After the Israelites passed through the Red Sea, God instructed them to take 12 stones as a memorial to their miraculous crossing. When future generations asked what was meant by these stones, they were to share the story of God’s saving power so no one would forget Israel’s reliance on God.
All throughout the Old Testament the Israelites are burdened by forgetting and are often forced to repeat the cycle of forgetfulness, sin, punishment, repentance, forgiveness. As Christians we experience greater graces than those under the Old Covenant, yet we have inherited the same forgetful and sinful nature. We fall into our own lazy patterns and come to believe after a particular recovery that we have it all figured out. This is precisely what St. John Henry Newman longed for his listeners (and now us) to understand in his sermon, ‘Contracted Views in Religion.’
Newman sees this lesson in the Parable of the Prodigal Son, not by looking at the younger brother’s depravity, but the older brother’s discontent. In the parable the older brother becomes angry because his younger brother, who has squandered his money and reputation, is received back into the family as if he had never left and even celebrated for returning. The older brother should receive some understanding from us, Newman says, because it seems unfair that the sinful brother should be treated the same as the righteous: “At first sight, the reception of the penitent sinner seems to interfere with the reward of the faithful servant of God. Just as the promise of pardon is abused by bad men to encourage themselves in sinning on, that grace may abound; so, on the other hand, it is misapprehended by the good, so as to dispirit them…What a temptation is this to unbelief!”
God is aware of this temptation and he reminds his people repeatedly of the reward coming to the righteous, and the punishment awaiting sinners so they do not lose heart in following Him. Newman says God repeats himself “to give us that one fixed point for faith to rest upon, while all around us is changing and disappointing us? viz., that we are quite sure of peace in the end, bad as things may now look, if we do but follow the rule of conscience, avoid sin, and obey God.”
Though understandable, the older brother’s anger is unjust, rooted as it is in fear and distrust of the father. The father reassures him by saying all the father has is his and always has been. This answer “ … sanctions the great truth, which seemed in jeopardy, that it is not the same thing in the end to obey or disobey …” Newman says. It is simple math – the older brother loses nothing by the father’s mercy to the younger brother.
The older brother refuses to accept this calculation because it does not fit into his “contracted” (narrow) understanding of life. How similarly we can act as Christians, according to Newman: “And so in religion, we have need to watch against that narrowness of mind, to which we are tempted by the uniformity and tranquility of God’s providence towards us. We should be on our guard lest we suppose ourselves to have such a clear knowledge of God’s ways, as to rely implicitly on our own notions and feelings.” Possessing the revelation of Christ and almost 2,000 years of Church history and magisterial teaching, we are more knowledgeable than past generations, but perhaps more susceptible to prideful complacency.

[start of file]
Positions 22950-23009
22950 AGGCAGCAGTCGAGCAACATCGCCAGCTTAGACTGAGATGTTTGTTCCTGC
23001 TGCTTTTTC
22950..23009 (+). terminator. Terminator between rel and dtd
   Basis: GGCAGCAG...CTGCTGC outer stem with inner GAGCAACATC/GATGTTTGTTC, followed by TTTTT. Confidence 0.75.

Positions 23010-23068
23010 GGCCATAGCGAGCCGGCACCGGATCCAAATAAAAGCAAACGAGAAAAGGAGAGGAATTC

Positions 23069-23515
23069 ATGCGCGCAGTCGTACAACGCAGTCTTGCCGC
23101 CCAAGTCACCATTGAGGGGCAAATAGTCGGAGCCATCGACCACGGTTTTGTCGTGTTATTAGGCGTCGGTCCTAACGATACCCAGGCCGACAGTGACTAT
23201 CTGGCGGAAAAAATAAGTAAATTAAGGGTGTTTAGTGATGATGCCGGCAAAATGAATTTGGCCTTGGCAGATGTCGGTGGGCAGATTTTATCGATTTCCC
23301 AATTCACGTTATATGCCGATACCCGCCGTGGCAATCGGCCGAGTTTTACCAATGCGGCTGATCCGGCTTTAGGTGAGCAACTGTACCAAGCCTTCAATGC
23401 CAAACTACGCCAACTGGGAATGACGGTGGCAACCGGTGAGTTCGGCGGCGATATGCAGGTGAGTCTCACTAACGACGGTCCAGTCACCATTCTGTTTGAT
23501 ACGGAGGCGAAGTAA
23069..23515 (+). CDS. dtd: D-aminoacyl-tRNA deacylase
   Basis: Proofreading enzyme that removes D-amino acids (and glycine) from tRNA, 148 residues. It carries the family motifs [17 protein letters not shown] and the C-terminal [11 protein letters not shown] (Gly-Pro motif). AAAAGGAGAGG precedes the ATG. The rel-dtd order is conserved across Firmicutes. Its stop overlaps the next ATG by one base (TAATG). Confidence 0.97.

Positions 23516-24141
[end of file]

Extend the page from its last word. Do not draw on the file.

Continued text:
Instead of becoming more humble with time, how easy it is to settle more deeply into our own opinions of God, the Church, and how we believe they should be! Christians who fall into this state “ … do not like to be contradicted in their opinions, and are generally most attached to the very points which are most especially of their own devising. They forget that all men are at best but learners in the school of Divine Truth.” A common contracted view during Newman’s time was the marginal role of the laity in the life of the Church. Newman challenged this notion, explaining the importance of the laity as witnesses of what Catholic tradition is and thus confirming what is Catholic. His study of history demonstrated how vital were the laity of the early Church who held firm to the faith despite the defection of many clerical leaders to Arianism.
We should not confuse humility with doubt, as if we cannot be certain of that which God has revealed. At the same time, we should distinguish between faith in dogmatic truths and belief in lesser truths and opinions. Even with the essential truths of our religion, we hold them by faith; but having faith in the Trinity, for example, does not mean we possess this divine mystery as a fact to be memorized. Rather, it possesses us as a wonder to behold.
The memory stones of the Israelites were reminders to them that God was their salvation, lest they forget and believe they had rescued themselves and had no more need of Him. We, too, need this reminder daily. Invoking the intercession of St. John Henry Newman, we pray: Lord, save us from a self-satisfied attitude and give us humility before you, who are too big to fit into categories, too real for our two-dimensional reality, too beautiful and dangerous to contain, but too good to let go of us.